U.S. Supreme Court

SCOTUS accepts teeth-whitening case; could decision impair state bars' ability to regulate lawyers?

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The U.S. Supreme Court has accepted a challenge to the antitrust power of the Federal Trade Commission against a state dentistry board that could have implications for state bar associations, according to an amicus brief.

The issue arose after the North Carolina Board of Dental Examiners sent cease-and-desist orders to people performing teeth-whitening services without a dental license, according to the cert petition (PDF). The FTC found that the board, comprised primarily of dentists, acted in restraint of trade and ordered it to stop sending the cease-and-desist letters. The Richmond, Va.-based 4th U.S. Circuit Court of Appeals upheld the FTC’s authority.

At issue in the case is whether the FTC can treat the North Carolina board as a private actor not entitled to the state-action exemption from antitrust law because a majority of the board’s members are market participants who are elected by other market participants.

The amicus brief (PDF) filed by the North Carolina State Bar argues that the 4th Circuit decision upholding the FTC’s power could affect state bars’ power to regulate lawyer ethics and the unlicensed practice of law. “Under the 4th Circuit’s decision,” the amicus brief says, “the state bar and its councilors will face antitrust claims asserted by disgruntled lawyers and by nonlawyers whose conduct constitutes the unauthorized practice of law.”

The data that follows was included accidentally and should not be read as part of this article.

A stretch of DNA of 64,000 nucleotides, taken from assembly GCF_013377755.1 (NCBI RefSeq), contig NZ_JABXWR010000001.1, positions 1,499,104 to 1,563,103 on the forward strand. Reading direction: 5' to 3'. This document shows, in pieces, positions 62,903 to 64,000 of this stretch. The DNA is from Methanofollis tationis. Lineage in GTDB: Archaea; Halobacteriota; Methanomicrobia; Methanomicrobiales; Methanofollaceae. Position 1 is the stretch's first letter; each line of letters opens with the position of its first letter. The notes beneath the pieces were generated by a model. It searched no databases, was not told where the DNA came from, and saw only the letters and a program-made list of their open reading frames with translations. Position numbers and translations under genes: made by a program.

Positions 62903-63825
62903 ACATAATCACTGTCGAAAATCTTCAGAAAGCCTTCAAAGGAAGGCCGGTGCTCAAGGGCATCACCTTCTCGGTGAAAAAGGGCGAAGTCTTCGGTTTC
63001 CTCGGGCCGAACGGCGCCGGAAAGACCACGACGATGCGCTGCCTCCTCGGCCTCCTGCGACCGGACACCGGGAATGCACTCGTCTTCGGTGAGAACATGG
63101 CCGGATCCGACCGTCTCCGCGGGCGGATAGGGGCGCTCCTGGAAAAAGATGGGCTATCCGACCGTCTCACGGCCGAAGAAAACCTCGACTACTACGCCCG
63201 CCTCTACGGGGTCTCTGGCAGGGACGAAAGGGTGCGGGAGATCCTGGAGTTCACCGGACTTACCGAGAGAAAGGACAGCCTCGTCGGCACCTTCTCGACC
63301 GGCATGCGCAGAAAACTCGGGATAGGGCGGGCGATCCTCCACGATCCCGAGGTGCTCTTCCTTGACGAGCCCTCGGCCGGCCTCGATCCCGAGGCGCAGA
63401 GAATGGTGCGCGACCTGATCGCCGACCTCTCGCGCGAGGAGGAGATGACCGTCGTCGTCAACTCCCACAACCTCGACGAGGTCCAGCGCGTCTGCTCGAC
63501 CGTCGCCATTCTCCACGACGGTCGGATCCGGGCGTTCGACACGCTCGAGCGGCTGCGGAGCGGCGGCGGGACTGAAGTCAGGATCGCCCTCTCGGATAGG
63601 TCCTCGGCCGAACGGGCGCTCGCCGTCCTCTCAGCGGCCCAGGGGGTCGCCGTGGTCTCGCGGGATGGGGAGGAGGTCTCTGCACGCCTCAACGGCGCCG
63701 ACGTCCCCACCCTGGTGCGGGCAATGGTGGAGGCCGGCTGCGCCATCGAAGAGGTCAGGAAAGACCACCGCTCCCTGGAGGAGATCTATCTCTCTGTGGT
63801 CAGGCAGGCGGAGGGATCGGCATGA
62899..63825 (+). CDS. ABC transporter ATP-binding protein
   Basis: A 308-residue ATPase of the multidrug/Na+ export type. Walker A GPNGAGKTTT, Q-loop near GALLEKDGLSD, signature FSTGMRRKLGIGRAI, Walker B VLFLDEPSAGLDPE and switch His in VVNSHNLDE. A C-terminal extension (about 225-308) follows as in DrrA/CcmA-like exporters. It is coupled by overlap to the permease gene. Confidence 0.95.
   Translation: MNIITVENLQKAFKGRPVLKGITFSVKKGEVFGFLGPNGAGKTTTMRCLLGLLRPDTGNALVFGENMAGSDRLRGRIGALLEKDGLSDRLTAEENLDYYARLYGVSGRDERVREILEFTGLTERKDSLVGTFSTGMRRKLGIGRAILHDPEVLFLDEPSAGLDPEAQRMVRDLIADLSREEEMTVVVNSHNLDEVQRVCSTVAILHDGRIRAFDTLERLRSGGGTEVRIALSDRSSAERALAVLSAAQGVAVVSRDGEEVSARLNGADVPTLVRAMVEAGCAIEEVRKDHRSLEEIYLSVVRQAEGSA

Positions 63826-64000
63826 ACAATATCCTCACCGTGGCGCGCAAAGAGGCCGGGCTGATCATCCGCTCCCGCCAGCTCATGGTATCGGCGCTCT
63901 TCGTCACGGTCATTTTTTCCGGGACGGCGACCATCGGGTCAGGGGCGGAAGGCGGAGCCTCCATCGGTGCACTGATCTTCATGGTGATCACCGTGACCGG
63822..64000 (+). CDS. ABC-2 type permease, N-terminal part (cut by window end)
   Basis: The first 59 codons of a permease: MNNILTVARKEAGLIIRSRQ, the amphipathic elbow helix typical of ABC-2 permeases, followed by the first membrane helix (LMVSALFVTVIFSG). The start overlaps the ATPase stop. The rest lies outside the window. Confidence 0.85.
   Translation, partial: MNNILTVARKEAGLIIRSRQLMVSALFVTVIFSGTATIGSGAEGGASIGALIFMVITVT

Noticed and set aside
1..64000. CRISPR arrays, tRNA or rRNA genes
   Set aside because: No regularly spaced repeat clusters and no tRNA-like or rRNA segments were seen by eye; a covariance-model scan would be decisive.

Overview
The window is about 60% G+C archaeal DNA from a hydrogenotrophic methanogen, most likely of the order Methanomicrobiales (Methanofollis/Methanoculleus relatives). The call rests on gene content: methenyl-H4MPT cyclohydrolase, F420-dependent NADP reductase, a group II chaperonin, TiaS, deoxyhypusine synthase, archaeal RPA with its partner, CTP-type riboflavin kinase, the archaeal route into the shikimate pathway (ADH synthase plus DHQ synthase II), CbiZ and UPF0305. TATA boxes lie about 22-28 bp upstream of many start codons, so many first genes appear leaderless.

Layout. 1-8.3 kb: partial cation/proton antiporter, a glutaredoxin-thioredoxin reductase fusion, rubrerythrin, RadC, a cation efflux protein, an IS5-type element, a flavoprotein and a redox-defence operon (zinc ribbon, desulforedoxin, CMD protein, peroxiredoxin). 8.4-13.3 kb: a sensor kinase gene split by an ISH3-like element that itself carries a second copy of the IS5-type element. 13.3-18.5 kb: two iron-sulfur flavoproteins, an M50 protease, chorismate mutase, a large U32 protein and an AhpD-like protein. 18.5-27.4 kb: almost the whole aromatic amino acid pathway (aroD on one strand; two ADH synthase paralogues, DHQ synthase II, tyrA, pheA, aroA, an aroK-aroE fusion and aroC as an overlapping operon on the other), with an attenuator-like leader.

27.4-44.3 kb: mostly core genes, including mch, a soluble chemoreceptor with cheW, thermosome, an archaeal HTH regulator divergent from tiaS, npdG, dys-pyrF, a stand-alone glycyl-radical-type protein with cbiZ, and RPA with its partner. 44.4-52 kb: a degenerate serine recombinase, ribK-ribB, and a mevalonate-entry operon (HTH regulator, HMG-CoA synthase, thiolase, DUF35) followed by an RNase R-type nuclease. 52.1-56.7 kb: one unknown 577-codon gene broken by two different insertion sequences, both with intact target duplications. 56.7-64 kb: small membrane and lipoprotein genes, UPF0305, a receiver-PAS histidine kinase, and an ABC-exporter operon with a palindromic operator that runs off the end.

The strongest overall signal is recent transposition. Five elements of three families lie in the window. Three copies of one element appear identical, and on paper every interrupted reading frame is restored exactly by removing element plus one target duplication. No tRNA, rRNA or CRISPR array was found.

The amicus brief was also joined by the West Virginia State Bar, The Florida Bar, and the North Carolina Board of Law Examiners. They argue the 4th Circuit decision “threatens an important and sovereign state interest: the choice by a state to regulate state-licensed professionals by state bodies composed primarily of those practicing the same profession.”

Hat tip to SCOTUSblog, which links to the briefs on this case page.

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